Benjamin Franklin

On this date in 1706, Benjamin Franklin was born. The Boston-born printer, publisher, inventor, author, aphorist and statesman quit the Presbyterian Church in 1734, according to his Autobiography. Franklin was a deist in the mode of the Enlightenment, retaining only a belief in a god and future life. After the Constitutional Convention of 1787 had been underway for a month, the octogenarian Franklin suggested that the so-far secular convention conduct a prayer. Records show that Franklin’s proposal created polite embarrassment, and that the convention adjourned without any vote on the motion.

Franklin was part of a distinguished committee, including Adams and Jefferson, which adopted the United States’ secular motto “E Pluribus Unum” (“Out of many, one”). At one point, the pragmatic Franklin suggested that currency should contain the phrase “Mind your business.” From 1732-58 he published the annual pamphlet “Poor Richard’s Almanac” using the pseudonym Richard Saunders. In the 1754 almanac he wrote, “When a religion is good, I conceive it will support itself; and when it does not support itself, and God does not take care to support it so that its professors are obliged to call for help of the civil power, ’tis a sign, I apprehend, of its being a bad one.” D. 1790.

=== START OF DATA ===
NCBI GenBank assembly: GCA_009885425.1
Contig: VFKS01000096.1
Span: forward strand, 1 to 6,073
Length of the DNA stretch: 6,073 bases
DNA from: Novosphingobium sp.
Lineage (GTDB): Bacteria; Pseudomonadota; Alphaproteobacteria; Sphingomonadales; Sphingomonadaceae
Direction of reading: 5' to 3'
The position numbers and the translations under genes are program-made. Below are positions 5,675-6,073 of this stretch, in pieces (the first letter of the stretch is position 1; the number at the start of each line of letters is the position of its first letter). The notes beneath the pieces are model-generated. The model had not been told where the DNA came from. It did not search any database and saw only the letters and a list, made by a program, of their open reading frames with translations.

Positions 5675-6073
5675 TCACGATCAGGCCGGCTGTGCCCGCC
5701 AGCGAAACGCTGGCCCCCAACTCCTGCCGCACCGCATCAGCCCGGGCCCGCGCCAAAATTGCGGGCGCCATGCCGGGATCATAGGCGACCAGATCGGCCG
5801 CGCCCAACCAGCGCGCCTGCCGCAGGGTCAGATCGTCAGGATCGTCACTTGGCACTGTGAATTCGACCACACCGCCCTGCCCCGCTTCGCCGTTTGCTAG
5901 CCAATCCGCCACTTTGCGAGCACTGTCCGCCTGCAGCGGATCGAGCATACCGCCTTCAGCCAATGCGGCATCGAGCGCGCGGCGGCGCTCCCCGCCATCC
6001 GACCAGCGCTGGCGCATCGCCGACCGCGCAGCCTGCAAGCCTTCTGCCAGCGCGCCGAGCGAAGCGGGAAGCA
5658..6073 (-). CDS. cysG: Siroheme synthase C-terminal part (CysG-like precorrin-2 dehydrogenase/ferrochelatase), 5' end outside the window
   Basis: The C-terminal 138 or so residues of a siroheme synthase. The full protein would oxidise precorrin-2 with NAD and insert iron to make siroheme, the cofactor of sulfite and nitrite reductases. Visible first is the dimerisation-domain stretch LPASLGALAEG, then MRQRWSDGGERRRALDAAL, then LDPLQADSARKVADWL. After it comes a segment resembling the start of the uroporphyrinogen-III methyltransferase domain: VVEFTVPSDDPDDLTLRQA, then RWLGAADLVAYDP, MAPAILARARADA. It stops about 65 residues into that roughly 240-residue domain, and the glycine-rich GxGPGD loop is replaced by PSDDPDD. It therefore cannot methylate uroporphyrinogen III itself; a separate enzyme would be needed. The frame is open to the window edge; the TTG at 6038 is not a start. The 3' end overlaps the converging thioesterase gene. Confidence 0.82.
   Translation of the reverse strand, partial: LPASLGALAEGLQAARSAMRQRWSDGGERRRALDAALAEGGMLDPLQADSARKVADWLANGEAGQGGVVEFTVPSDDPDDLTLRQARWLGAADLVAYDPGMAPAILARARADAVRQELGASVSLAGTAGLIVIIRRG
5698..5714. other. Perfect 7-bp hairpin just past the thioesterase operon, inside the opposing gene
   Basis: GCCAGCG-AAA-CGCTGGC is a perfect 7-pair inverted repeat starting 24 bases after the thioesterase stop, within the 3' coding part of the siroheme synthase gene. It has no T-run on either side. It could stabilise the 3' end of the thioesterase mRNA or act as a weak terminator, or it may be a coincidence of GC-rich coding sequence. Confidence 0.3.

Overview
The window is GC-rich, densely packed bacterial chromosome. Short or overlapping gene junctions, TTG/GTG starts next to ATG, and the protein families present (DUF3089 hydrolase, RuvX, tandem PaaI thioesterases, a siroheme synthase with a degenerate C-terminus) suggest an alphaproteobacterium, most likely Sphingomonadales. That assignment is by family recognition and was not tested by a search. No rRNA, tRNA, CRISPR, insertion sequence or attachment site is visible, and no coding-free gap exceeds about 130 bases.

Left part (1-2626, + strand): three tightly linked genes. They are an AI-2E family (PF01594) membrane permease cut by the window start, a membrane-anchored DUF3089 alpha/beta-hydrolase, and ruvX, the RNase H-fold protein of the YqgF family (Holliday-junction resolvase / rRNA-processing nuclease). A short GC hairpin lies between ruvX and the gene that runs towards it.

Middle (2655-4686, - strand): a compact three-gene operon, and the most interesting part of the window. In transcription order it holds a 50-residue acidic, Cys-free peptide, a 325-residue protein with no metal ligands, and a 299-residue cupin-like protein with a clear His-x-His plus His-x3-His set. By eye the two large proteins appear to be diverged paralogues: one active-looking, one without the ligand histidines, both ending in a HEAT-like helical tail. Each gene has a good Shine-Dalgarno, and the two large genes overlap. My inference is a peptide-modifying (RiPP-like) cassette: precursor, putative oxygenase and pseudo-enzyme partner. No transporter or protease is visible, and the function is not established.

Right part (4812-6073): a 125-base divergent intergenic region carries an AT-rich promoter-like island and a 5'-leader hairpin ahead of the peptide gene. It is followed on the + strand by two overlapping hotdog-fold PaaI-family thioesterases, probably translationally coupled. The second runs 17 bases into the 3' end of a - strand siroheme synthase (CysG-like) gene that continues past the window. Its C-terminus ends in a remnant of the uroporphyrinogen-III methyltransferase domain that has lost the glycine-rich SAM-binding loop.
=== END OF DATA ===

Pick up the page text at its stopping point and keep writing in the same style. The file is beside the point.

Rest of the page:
Freedom From Religion Foundation